(lute). There was a kontingo player named Lamin Dambaketeh who modified "Lambango"
to its present style, changing the tune a bit. Lamin Dambaketeh was about to marry a
very famous jali woman, Bantang Kuyate, who was an excellent singer and historian. One
day, Lamin left his village to visit Bantang. Unfortunately, before he arrived, she died
and was buried. Upon his arrival, he was told the sad story. He asked the people to show
him Bantang's grave. He went there with his kontingo and played a special version for
his dead fiancee.

"All is possible, Bantang Kuyate (but) Beauty will not prevent death, Bantang Kuyate"

This modified version of the melody has since become the standard "Lambango" and the
original version is no longer played. (Lynne Jessup)

In past times, Lambambaa was played as a celebration of the culture of the Jaliyaa.
Unlike the vast majority of songs in the traditional repetoire, which are centered
around non-jali figures, Lambambaa is meant for the members of the jaliyaa in the
village in which it is performed, as the men play the kora and balo, and the women dance
and sing. Today this song is extremely popular in the Mandinka area, and especially in
Gambia where it has been adapted to include lines that call for the populace to pull
together for the good of the country. (Morikeba Kouyate)

Lamban is one of only several kora pieces that was created by jalis for their own
entertainment. The piece has not been traced to any other particular story or legend,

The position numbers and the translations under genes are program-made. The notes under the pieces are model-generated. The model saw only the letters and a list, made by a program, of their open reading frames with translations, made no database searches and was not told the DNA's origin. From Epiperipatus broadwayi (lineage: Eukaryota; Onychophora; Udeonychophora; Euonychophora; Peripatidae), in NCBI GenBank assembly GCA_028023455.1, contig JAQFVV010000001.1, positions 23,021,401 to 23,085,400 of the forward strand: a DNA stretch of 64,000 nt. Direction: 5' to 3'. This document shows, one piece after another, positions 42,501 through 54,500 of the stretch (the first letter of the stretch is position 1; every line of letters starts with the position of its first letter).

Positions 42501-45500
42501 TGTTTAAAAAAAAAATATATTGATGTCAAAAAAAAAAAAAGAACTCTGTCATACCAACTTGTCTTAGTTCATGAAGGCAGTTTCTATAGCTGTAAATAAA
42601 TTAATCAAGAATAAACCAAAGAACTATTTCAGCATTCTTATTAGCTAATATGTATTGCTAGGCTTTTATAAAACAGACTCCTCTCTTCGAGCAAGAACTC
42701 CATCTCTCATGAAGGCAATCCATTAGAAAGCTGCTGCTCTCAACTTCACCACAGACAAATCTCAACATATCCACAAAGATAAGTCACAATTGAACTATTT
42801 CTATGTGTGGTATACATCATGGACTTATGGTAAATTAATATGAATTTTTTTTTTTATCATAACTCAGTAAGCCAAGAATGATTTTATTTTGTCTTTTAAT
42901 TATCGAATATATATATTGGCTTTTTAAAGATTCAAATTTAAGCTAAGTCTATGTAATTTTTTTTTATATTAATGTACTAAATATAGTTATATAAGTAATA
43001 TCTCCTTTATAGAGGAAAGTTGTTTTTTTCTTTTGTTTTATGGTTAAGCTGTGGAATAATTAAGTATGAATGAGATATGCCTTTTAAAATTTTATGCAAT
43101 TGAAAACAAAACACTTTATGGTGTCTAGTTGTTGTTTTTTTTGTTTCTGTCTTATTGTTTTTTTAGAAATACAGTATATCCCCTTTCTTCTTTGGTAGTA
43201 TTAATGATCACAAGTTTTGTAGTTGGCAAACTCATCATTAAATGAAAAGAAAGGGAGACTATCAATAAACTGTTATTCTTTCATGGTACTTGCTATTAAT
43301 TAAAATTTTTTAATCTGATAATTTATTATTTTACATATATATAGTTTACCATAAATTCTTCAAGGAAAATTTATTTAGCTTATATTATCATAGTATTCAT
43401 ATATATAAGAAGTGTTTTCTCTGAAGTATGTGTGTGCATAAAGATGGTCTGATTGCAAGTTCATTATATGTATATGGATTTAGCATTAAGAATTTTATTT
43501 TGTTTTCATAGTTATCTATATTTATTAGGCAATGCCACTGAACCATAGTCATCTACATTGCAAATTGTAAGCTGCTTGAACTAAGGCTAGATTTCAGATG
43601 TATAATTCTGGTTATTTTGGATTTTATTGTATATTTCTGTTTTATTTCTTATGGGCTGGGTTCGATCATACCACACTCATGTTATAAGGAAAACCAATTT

and probably originated on the balaphon. Malian jalis often play this classic piece to
relate any event they may wish. Lamban is also played in Suata tuning (a kora tuning).
(Much of kora music is based on short cycles of finger movements called kumbengo.
These kumbengo may be continuously developed within a piece with slight variations in
rhythm and melody. Another important element of kora playing is birimintingo, or
downward spiraling melodic runs, which can be fast and highly ornamental in nature.)
(Amadu Jobarteh)

Djelidon / Djelifoli / Sanja / Lamba 4


This is supposed to be one of the oldest tunes in the Manding repertoire. "The musicians
didn't compose this for any patron, they did it for themselves. They would just sit down
with their wives and feel happy, and their wives would dance and sing.". Lambango is
originally a balaphon tune, in Hardino tuning. (another kora tuning; this recording is a
kora performance) (Jaliology)

A griot song and dance celebrating the Griots themselves, praising God for giving them
the art of music. Griots rejoice in this ancient song that is played in many villages,
especially on moonlit nights. (Jali Kunda)

This song praised the Jali (Oral Historians) who keep alive the tribal culture of the
people of West Africa (Vieux Diop)

This tune is dedicated to griots whenever they host a ceremony (M'Bady Kouyate)

This rhythm is played by the griots, a class of travelling musicians, poets and story
tellers whose duties include the recitation of family and tribal histories. (Khassonka
Dunun)

Lamba is the dance of the Jalis, Keepers of the Oral Tradition. Lamba is a spiritual
dance and rhythm that is used in healing to promote a sound mind and body. (Nurudafina
Abena)

Lamba is a song/dance/ceremony enacted at passages of life and for spiritual cleansings


(Sule Greg Wilson)

This music is played by the Griots for Griots, also known as Djelis. They say Allah did a
good thing in creating the status of Djelli. (Yaya Diallo)

Dialidon is traditionally the special rhythm for only griot families. Today it is popular
and danced by many people in the cities and villages. However, the song that
accompanies the music is specifically to honor griot members. (Djimo Kouyate)

One of few songs designed to entertain griot clan members, griot families only play this
song when amongst themselves. Lambang is accompanied by the Jalidon, the griot dance.
When the moon is bright the men come out and play the kora and the balaphone while